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Yemen awaiting 'disaster of dramatic magnitude' if Red Sea oil spill not averted

Time to offload a million barrels of oil from a tanker off the coast of Yemen is running out, with experts warning that it could result in a 'widespread famine' should it break apart
The FSO Safer tanker is beyond repair and is moored off Yemen’s Red Sea coast containing more than a million barrels of oil
A million barrels of crude oil need to be rescued from the decaying FSO Safer tanker moored off Yemen’s Red Sea coast (UNRCO Yemen)

The world is quickly running out of time to stave off a "disaster of dramatic magnitude" in the Red Sea, the International Crisis Group (ICG) has warned, as a million barrels of crude oil from a decaying supertanker languish off the coast of Yemen

Experts have cautioned that the large tanker-turned-floating storage and offloading vessel, the FSO Safer, could explode or break apart at any moment.

'Ports will be closed to all imports due to the spill, and the fishing industry will collapse'

-  Joost Hiltermann, MENA director at ICG

"The humanitarian impact, in Yemen alone, will be a further slide into widespread famine," Joost Hiltermann, the MENA director at ICG, told Middle East Eye. 

"Ports will be closed to all imports due to the spill, and the fishing industry will collapse," he added. 

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However, the work to repair the rusting ship has been delayed in part due to funding shortages and, to a greater extent, international neglect, he pointed out.

In a last-ditch attempt to raise the remaining $20m, in addition to the already secured $60m, the United Nations has turned to crowdfunding to secure the remaining amount

Even Hollywood actor Leonardo DiCaprio weighed in on the issue, earlier this month, in a bid to raise awareness.

Hiltermann, however, is worried that any spill could widen the spectre of the conflict, bringing other international actors into the already fragile region.

"Given the Red Sea's strategic nature as a vital transport route; this can only further internationalise the Yemen war, which already became more complex due to outside involvement," added Hiltermann.

In Yemen, the warring parties, currently observing a tentative peace, could quickly turn on each other blaming each other for the disaster, which may very well result in "an intensified struggle over very scarce resources", said Hiltermann.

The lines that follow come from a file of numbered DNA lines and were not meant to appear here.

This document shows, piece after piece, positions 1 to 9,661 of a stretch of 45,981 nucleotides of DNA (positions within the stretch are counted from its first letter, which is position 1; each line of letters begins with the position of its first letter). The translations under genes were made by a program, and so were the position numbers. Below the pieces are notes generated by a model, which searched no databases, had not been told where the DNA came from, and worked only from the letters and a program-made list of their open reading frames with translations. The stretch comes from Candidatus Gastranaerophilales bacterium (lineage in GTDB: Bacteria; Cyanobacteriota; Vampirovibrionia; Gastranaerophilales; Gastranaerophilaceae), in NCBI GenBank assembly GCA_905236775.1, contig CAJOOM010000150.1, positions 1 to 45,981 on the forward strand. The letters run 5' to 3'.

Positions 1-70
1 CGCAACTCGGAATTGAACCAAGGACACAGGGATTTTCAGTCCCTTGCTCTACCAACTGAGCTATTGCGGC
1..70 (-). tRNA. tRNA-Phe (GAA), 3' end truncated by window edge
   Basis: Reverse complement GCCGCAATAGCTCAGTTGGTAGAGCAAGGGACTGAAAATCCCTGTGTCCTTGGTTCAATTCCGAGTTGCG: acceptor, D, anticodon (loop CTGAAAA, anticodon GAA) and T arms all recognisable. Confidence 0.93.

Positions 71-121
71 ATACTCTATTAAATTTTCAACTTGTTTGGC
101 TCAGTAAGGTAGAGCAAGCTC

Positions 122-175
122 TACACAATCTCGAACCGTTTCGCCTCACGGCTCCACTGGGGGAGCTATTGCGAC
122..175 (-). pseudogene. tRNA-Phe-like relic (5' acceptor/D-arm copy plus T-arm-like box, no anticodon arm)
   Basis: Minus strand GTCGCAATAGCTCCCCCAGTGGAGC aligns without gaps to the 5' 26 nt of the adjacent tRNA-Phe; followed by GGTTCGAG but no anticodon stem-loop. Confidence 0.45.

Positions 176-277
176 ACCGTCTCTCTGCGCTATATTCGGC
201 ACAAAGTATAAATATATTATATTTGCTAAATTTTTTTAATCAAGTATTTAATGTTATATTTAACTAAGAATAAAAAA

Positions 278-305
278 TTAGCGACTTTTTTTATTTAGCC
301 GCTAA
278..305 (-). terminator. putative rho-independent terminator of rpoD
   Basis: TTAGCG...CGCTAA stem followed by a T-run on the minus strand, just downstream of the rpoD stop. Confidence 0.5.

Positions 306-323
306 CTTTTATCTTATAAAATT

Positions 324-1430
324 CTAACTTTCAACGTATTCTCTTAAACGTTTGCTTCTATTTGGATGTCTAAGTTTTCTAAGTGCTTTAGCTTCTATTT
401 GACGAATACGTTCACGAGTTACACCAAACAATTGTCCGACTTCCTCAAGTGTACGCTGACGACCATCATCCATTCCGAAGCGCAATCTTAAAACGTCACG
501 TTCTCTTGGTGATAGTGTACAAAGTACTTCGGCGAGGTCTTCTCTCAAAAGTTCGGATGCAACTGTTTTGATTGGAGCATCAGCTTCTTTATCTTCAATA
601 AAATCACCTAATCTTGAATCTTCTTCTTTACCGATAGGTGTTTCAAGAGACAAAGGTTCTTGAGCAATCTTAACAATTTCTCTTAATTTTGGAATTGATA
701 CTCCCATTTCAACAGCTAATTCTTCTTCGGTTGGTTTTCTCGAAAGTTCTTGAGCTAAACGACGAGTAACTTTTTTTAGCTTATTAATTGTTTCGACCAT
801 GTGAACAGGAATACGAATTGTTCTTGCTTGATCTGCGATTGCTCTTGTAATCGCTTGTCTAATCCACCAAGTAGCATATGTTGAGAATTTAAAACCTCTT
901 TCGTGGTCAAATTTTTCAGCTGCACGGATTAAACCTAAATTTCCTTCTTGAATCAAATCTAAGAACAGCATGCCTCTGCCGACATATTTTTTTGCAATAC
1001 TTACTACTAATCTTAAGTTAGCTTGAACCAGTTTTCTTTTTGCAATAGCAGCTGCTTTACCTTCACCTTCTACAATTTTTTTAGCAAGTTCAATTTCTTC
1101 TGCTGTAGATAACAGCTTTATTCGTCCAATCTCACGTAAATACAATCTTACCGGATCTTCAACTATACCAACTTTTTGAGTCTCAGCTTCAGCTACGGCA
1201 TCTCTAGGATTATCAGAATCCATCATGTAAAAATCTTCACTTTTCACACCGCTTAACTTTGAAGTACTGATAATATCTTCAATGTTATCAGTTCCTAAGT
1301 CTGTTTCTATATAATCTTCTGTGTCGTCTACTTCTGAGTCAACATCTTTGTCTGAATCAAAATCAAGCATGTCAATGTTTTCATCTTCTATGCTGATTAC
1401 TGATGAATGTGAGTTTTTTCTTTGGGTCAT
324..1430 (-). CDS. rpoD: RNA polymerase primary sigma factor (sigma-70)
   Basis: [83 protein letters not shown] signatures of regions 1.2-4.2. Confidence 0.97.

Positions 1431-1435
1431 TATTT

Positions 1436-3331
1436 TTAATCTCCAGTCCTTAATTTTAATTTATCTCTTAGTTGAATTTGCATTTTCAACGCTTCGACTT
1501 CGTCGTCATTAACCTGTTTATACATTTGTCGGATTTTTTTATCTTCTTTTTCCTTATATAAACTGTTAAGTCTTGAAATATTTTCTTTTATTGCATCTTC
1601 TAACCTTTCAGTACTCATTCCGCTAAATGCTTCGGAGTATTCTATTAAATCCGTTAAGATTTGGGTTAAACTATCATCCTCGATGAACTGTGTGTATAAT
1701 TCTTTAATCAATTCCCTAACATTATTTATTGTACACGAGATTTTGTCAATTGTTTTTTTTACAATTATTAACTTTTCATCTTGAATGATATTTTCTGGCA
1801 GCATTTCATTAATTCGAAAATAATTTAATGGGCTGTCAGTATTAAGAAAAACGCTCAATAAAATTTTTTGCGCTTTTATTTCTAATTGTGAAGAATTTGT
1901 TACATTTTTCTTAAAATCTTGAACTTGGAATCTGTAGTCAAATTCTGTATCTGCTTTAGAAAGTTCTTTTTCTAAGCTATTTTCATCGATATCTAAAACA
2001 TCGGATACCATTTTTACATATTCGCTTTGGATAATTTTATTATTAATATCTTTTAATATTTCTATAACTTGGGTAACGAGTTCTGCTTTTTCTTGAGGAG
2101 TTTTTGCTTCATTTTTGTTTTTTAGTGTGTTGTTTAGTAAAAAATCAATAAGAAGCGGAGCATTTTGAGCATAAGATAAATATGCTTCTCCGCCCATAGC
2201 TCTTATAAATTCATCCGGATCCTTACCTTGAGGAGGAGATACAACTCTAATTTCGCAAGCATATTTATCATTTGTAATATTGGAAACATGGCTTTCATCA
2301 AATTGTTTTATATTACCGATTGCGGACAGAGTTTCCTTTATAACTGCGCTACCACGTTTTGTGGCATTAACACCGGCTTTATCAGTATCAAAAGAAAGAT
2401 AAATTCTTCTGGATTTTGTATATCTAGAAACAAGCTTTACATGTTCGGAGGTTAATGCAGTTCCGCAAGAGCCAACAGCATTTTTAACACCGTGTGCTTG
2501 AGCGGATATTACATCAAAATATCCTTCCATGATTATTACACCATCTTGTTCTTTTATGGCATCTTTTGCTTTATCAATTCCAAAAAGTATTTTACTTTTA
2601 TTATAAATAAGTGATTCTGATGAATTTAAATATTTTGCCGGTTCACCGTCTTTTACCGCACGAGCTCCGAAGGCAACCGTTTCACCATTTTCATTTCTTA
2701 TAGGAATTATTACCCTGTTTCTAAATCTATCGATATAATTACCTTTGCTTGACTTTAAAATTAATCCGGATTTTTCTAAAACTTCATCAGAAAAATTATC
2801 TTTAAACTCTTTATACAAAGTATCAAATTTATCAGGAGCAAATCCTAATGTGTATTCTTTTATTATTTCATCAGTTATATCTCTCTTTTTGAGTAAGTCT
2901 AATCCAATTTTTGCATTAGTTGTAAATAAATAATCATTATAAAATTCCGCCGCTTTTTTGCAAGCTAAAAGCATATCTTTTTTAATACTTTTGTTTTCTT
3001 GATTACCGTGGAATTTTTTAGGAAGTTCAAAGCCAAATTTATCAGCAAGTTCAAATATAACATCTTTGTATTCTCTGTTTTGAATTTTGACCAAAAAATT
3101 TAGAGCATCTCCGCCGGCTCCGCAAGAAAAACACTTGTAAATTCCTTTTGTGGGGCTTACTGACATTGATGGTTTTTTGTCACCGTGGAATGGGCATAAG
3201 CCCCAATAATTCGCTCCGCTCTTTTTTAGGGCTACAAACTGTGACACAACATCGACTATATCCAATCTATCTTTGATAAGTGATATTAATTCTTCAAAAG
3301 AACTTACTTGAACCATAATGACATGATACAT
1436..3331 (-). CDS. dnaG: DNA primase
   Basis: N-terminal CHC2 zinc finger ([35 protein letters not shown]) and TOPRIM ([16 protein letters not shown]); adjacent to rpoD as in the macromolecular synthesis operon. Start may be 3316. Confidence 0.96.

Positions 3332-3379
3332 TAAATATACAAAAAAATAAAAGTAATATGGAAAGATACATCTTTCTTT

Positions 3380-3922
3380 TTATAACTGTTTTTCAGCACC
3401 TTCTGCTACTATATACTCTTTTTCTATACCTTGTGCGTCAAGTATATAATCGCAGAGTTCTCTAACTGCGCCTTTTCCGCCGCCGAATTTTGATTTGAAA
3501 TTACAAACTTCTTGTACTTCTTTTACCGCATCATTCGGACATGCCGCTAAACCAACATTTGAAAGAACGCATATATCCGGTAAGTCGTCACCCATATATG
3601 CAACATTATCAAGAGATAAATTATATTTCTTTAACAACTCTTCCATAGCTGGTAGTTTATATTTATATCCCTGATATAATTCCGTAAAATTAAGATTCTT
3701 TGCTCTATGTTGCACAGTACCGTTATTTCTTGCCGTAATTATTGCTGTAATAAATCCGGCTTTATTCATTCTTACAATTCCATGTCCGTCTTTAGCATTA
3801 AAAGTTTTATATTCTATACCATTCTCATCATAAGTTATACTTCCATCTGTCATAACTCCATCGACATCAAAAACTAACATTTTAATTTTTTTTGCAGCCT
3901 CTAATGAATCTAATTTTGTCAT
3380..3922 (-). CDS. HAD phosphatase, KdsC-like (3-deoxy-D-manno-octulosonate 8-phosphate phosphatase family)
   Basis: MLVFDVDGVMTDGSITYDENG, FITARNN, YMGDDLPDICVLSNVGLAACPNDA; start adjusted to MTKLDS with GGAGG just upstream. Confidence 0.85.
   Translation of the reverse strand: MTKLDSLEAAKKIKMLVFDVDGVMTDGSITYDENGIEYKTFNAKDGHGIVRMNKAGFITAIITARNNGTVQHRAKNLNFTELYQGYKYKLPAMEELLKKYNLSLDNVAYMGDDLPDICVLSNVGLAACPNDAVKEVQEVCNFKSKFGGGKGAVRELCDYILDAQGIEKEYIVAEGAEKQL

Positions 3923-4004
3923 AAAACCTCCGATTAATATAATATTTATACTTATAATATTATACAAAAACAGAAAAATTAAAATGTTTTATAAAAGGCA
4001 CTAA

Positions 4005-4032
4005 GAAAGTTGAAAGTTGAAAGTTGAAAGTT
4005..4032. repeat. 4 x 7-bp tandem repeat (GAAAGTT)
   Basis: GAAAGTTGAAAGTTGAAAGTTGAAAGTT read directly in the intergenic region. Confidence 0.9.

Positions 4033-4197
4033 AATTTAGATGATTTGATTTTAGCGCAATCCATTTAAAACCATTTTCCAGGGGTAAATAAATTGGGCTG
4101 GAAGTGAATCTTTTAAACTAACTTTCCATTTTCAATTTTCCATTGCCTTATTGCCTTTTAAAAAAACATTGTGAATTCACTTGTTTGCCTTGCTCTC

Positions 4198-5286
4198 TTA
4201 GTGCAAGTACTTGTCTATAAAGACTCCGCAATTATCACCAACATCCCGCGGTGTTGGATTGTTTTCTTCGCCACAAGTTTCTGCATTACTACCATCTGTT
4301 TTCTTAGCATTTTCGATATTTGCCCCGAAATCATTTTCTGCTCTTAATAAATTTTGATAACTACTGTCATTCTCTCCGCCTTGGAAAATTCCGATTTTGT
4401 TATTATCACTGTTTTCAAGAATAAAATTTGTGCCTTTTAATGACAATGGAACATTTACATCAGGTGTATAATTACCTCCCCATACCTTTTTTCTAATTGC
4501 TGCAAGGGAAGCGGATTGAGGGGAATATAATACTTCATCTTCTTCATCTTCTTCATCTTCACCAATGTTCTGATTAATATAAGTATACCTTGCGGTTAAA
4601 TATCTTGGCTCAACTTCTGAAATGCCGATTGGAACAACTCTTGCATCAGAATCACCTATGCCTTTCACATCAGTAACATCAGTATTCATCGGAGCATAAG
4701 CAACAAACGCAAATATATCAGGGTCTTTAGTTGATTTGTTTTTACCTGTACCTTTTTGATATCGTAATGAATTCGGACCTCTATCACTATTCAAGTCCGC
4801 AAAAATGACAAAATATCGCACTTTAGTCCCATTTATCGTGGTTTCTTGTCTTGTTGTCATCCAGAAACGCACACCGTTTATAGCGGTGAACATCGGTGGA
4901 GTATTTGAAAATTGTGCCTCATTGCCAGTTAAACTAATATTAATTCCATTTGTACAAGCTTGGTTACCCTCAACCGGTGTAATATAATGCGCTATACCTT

Hiltermann also blames the "sluggish response" of international stakeholders due to the "fact that governments tend to have small or no budgets for disaster prevention outside their borders", with national parliaments sceptical about whether any funds would end up making a difference. 

Bargaining chip

The decaying 45-year-old oil tanker may not wait long for international governments. 

Controlled by the Houthi group, abandoned and unserviced since maintenance operations were suspended in 2015, the oil tanker close to the Yemeni port of Hodeidah, has become, according to experts, a ticking timebomb.

Hannah Porter, a Yemen analyst at DT Global, an international development firm, said the issue should never have been politicised.

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"The ship is a threat to all Yemenis, regardless of political affiliation," said Porter speaking to MEE, adding that "it's in everyone's interest for this threat to be neutralised immediately".

Environmentalists have warned the cost of the salvage operation, around $80m, would be a fraction of the estimated $20bn it would cost to clean up a spill. 

Despite this, "the question of who owns the oil - who has the right to sell it, and where should that money go" has prevented the different Yemeni factions and their backers from agreeing to a common plan for resolving the situation, Porter said.

Meanwhile, tensions between the internationally recognised government and the Houthi group preclude an immediate resolution to this. 

The UN has outlined a solution where the oil is simply offloaded onto another, more secure ship, therefore bypassing the need to immediately sell the oil.

Porter is concerned that even if the UN raises the money it needs, there is significant scope for the sides to pull out of a final arrangement. 

"The FSO Safer has been a useful bargaining chip for the Houthis, and they were reluctant to give that up," said Porter. "I also suspect that the volatile nature of the Safer has somewhat acted as a deterrent for any coalition-supported military operations to retake Hodeidah port from the Houthis - again, something the Houthis would not want to sacrifice," she added.

Environmentally and economically, "there is no reason not to do everything possible to resolve this issue," says Porter, adding that "from a political perspective, some parties may see it as advantageous to let this issue fester, as it allows them to blame the other side for not solving it."

"This approach is a gamble, of course, because everyone will suffer when the ship ultimately leaks," she concluded.

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